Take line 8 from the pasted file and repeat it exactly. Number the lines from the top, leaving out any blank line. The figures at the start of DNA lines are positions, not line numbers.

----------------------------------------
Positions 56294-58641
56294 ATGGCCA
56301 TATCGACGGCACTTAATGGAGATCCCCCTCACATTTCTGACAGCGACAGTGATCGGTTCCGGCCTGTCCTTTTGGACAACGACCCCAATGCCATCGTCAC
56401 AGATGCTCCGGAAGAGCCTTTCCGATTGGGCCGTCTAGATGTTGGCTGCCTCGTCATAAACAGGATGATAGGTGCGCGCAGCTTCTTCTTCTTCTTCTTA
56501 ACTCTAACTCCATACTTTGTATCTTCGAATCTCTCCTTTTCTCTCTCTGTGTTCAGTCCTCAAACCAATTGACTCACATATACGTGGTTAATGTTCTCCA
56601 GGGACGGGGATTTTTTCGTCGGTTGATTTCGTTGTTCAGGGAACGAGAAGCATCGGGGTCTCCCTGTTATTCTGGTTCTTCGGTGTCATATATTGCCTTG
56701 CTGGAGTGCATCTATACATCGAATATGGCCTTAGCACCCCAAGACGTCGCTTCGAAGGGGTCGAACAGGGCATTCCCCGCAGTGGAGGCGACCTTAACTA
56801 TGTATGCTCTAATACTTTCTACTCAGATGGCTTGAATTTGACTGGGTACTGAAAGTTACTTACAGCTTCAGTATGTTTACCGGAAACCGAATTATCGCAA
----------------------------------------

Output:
56801 TGTATGCTCTAATACTTTCTACTCAGATGGCTTGAATTTGACTGGGTACTGAAAGTTACTTACAGCTTCAGTATGTTTACCGGAAACCGAATTATCGCAA